The reaction of Oldham (the Stanley Owsley of the Dharmas in a nice guest shot from William Sanderson) -- "Maybe I should use half a dropper. Oops." -- is hard to read. Does he think Sayid is just raving nonsensically because he's had too much, or Oldham thinking he got too close to a truth that some of them can't handle.
Obviously, this episode tangles up the fates of Sayid and Ben, in the '70s and the mid-2000s, in interesting ways. For a while it looked as if the Internet speculation about Sayid being the one to take Ben to Richard Alpert and the Others (I still say that sounds like a one-hit '60s wonder band. They did "96 Tears," right?) was true, and it may yet be.
I didn't gasp too much at the sight of Ben getting shot by Sayid because of course, we know Faraday's rules. But does Sayid? Does he think he's headed off Ben's purge by shooting him as a boy, or is this some kind of theatrics between them for the Dharmas?
All of the Ben and Sayid stuff in this episode made me think of the season-one episode title "All the Best Cowboys Have Daddy Issues." Ain't it the truth!
Also, I guess I forgot how much Sayid and Sawyer don't particularly get along. Being on the run in the jungle is preferable to Sayid than a world where Sawyer's in charge.
The other thing that leaped out at me in this seg was the brief mention of "Ann Arbor" in the scene where Horace and the high-ranking Dharmas are trying to decide what to do with Sayid. When Horace resists Radzinsky's cutthroat call to execute the man he's convinced is a spy, Radzinsky promises that he'll "call Ann Arbor" and get them to make the decision. So intriguing. Damon and Carlton are on record as saying that at least one of the De Groots, the couple who founded the Dharma Initiative at the U. of Michigan at Ann Arbor, are still alive, at least in the 2004 time frame of the show.
** Could it be any clearer that Sawyer and Juliet were not holding their breath for the return of their old pals. I don't think he's pining for Kate anymore, nor does Juliet have a torch for Jack, but Juliet is very upset at the thought of upsetting their life in Dharmaville. She seems to have even given up on the idea of reuniting with her sister and the nephew she's never met. "I never actually thought they'd come back," Juliet laments.When Sawyer pushes Kate about why she came back, he sounds annoyed. "Why, Kate?"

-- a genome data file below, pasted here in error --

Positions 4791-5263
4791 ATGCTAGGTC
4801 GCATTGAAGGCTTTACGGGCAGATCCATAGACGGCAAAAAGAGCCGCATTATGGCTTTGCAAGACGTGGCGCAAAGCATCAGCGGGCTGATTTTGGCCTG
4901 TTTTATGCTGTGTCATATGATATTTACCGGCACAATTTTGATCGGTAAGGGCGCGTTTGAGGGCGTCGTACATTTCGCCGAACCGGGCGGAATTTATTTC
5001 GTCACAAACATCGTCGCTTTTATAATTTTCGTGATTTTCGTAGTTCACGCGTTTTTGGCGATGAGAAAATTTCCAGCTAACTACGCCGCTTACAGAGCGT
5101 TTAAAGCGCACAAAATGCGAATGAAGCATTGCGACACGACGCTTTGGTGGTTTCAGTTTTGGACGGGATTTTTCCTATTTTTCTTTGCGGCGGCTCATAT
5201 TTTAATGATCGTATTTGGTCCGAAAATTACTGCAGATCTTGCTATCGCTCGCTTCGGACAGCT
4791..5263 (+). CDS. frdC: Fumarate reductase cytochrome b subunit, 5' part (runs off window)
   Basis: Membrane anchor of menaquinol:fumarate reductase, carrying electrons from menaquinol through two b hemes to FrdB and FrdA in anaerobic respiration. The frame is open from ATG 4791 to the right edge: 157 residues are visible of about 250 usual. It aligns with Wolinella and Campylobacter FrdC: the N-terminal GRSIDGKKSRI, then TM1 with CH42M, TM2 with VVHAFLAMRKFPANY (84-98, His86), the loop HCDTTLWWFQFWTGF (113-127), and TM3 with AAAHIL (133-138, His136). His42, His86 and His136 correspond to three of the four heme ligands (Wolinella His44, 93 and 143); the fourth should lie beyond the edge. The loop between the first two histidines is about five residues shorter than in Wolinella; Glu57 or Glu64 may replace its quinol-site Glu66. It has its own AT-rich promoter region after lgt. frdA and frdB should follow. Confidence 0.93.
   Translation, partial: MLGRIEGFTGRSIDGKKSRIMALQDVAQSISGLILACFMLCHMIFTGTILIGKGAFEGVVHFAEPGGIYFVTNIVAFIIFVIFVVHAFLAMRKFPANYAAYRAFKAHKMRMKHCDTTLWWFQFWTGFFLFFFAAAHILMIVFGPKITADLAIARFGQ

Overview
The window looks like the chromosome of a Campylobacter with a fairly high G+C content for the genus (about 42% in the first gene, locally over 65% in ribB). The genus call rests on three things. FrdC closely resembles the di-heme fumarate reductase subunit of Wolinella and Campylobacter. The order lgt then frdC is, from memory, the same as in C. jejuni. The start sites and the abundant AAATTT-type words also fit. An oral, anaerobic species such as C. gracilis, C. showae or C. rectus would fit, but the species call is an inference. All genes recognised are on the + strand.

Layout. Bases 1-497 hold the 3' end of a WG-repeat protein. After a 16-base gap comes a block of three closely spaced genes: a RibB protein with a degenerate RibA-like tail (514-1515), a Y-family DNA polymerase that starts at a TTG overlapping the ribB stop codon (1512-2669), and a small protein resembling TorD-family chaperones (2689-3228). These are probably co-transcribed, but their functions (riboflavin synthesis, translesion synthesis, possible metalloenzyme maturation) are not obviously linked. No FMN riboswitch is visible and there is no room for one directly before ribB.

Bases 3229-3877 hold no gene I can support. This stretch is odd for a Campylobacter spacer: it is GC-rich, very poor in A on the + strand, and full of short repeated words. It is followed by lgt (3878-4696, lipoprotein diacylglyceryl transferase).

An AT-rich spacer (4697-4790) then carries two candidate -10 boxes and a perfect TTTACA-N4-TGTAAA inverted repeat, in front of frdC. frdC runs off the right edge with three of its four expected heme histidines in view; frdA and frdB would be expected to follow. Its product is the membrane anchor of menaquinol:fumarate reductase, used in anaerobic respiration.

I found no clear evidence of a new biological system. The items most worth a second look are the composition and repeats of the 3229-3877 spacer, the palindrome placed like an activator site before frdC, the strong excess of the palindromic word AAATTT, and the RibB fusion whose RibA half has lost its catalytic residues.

** "Who couldn't see that coming?" Chef Hurley tells Jack and Kate about Sawyer and Juliet.
** "Let's see how you feel after three years of living in the '70s" -- Sawyer to Sayid. Hey at least the Dharma jumpsuits aren't as bad as some of the leisure suits of the era.
** Great "Lost" moment: A 78 of Billie Holiday crooning "I Can't Give You Anything But Love," playing on a 1920s-era gramophone, in the jungle outside a homemade tepee.
** Loved the crrrrrr-uuunch of the sugar cube that Sayid's forced to eat. Kind of like the stuff the real Richard Alpert was munching on with Timothy Leary at Harvard back in the day. "Don't be afraid. Just turn your mind off (and float downstream?) and let it take control," Oldham tells Sayid.
** More obsession with ages and dates. Sayid mentions Ben's age as 12, though he looks older than that to me. If that's true, however, then Ben was born in 1965 (I thought it was earlier in the '60s) and he's 27 at the time of the purge, assuming that the purge was in 1992.
** Burning VW buses are such a hassle to clean up. Just ask LaFleur. "Three years, no burning buses. You all are back for one day..." Sawyer scolds Jack. Once again in the burning-bus scene, Sawyer's the man of action while Jack barely knows which way to turn.
Thursday afternoon afterthoughts:
Some interesting ideas picked up from reading other "Lost" blogs. I don't think for a moment that Ben is dead (though there is a theory that maybe young Ben is not the same Ben that we meet in 2004?!), but the shooting is surely going to provoke all-out war between the Dharmas and the Hostiles. And when is Radzinsky going to put together the pieces of Jin storming in to his station a few episodes back to ask about whether any planes showed up on his radar and Sayid's druggy confession that he came to the island on a plane.